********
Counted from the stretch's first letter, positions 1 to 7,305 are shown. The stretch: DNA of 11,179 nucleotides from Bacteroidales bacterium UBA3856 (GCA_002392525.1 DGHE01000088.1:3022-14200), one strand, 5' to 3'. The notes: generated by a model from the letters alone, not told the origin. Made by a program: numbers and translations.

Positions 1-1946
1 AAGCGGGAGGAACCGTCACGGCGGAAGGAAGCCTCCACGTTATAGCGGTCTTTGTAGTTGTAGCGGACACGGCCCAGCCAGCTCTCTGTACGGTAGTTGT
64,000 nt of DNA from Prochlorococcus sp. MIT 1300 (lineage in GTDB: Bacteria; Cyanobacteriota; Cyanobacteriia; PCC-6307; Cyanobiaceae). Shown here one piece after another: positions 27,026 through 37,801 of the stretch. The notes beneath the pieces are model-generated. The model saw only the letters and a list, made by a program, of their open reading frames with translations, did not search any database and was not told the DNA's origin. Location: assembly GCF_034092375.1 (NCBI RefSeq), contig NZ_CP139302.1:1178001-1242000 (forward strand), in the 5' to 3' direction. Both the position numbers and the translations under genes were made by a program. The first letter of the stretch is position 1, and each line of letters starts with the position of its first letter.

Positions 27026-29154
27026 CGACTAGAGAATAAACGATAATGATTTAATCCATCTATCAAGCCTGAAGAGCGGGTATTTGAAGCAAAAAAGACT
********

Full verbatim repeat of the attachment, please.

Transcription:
Counted from the stretch's first letter, positions 1 to 7,305 are shown. The stretch: DNA of 11,179 nucleotides from Bacteroidales bacterium UBA3856 (GCA_002392525.1 DGHE01000088.1:3022-14200), one strand, 5' to 3'. The notes: generated by a model from the letters alone, not told the origin. Made by a program: numbers and translations.

Positions 1-1946
1 AAGCGGGAGGAACCGTCACGGCGGAAGGAAGCCTCCACGTTATAGCGGTCTTTGTAGTTGTAGCGGACACGGCCCAGCCAGCTCTCTGTACGGTAGTTGT
64,000 nt of DNA from Prochlorococcus sp. MIT 1300 (lineage in GTDB: Bacteria; Cyanobacteriota; Cyanobacteriia; PCC-6307; Cyanobiaceae). Shown here one piece after another: positions 27,026 through 37,801 of the stretch. The notes beneath the pieces are model-generated. The model saw only the letters and a list, made by a program, of their open reading frames with translations, did not search any database and was not told the DNA's origin. Location: assembly GCF_034092375.1 (NCBI RefSeq), contig NZ_CP139302.1:1178001-1242000 (forward strand), in the 5' to 3' direction. Both the position numbers and the translations under genes were made by a program. The first letter of the stretch is position 1, and each line of letters starts with the position of its first letter.

Positions 27026-29154
27026 CGACTAGAGAATAAACGATAATGATTTAATCCATCTATCAAGCCTGAAGAGCGGGTATTTGAAGCAAAAAAGACT